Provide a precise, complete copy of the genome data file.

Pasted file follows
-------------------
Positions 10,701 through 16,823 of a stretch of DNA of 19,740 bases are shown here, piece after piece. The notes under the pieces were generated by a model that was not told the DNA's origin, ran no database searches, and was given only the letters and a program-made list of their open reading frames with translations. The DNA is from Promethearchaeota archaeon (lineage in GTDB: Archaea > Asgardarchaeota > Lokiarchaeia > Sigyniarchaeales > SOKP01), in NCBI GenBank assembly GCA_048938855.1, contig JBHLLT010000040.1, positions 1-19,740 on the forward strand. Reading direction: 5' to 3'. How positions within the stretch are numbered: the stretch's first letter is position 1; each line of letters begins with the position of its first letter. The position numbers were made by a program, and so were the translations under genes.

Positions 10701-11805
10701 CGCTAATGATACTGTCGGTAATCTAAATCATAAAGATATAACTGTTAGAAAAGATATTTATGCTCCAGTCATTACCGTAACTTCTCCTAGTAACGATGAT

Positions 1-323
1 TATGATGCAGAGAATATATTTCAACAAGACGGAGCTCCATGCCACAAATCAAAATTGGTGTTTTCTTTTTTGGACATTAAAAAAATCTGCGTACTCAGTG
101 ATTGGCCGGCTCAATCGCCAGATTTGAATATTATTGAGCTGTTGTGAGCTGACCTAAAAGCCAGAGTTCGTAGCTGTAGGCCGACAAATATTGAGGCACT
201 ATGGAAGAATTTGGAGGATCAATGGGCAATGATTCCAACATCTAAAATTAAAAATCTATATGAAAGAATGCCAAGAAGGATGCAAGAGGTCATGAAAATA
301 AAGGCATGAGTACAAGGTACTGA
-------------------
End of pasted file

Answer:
Positions 10,701 through 16,823 of a stretch of DNA of 19,740 bases are shown here, piece after piece. The notes under the pieces were generated by a model that was not told the DNA's origin, ran no database searches, and was given only the letters and a program-made list of their open reading frames with translations. The DNA is from Promethearchaeota archaeon (lineage in GTDB: Archaea > Asgardarchaeota > Lokiarchaeia > Sigyniarchaeales > SOKP01), in NCBI GenBank assembly GCA_048938855.1, contig JBHLLT010000040.1, positions 1-19,740 on the forward strand. Reading direction: 5' to 3'. How positions within the stretch are numbered: the stretch's first letter is position 1; each line of letters begins with the position of its first letter. The position numbers were made by a program, and so were the translations under genes.

Positions 10701-11805
10701 CGCTAATGATACTGTCGGTAATCTAAATCATAAAGATATAACTGTTAGAAAAGATATTTATGCTCCAGTCATTACCGTAACTTCTCCTAGTAACGATGAT

Positions 1-323
1 TATGATGCAGAGAATATATTTCAACAAGACGGAGCTCCATGCCACAAATCAAAATTGGTGTTTTCTTTTTTGGACATTAAAAAAATCTGCGTACTCAGTG
101 ATTGGCCGGCTCAATCGCCAGATTTGAATATTATTGAGCTGTTGTGAGCTGACCTAAAAGCCAGAGTTCGTAGCTGTAGGCCGACAAATATTGAGGCACT
201 ATGGAAGAATTTGGAGGATCAATGGGCAATGATTCCAACATCTAAAATTAAAAATCTATATGAAAGAATGCCAAGAAGGATGCAAGAGGTCATGAAAATA
301 AAGGCATGAGTACAAGGTACTGA